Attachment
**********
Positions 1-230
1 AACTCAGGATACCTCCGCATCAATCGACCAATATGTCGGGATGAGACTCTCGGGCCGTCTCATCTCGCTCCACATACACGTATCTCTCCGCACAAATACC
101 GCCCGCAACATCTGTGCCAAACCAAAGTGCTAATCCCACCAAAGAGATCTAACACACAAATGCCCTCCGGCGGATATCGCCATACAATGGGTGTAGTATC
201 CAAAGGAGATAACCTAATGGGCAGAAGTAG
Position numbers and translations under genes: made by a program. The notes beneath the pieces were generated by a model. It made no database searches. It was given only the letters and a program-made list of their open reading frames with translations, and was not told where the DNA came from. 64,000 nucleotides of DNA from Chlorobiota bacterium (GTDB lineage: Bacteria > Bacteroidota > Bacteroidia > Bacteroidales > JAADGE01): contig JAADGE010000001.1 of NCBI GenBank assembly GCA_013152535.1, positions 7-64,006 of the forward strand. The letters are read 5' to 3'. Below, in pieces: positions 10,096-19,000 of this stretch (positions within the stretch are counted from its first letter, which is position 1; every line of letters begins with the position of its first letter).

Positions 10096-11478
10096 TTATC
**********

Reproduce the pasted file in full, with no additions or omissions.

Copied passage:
Positions 1-230
1 AACTCAGGATACCTCCGCATCAATCGACCAATATGTCGGGATGAGACTCTCGGGCCGTCTCATCTCGCTCCACATACACGTATCTCTCCGCACAAATACC
101 GCCCGCAACATCTGTGCCAAACCAAAGTGCTAATCCCACCAAAGAGATCTAACACACAAATGCCCTCCGGCGGATATCGCCATACAATGGGTGTAGTATC
201 CAAAGGAGATAACCTAATGGGCAGAAGTAG
Position numbers and translations under genes: made by a program. The notes beneath the pieces were generated by a model. It made no database searches. It was given only the letters and a program-made list of their open reading frames with translations, and was not told where the DNA came from. 64,000 nucleotides of DNA from Chlorobiota bacterium (GTDB lineage: Bacteria > Bacteroidota > Bacteroidia > Bacteroidales > JAADGE01): contig JAADGE010000001.1 of NCBI GenBank assembly GCA_013152535.1, positions 7-64,006 of the forward strand. The letters are read 5' to 3'. Below, in pieces: positions 10,096-19,000 of this stretch (positions within the stretch are counted from its first letter, which is position 1; every line of letters begins with the position of its first letter).

Positions 10096-11478
10096 TTATC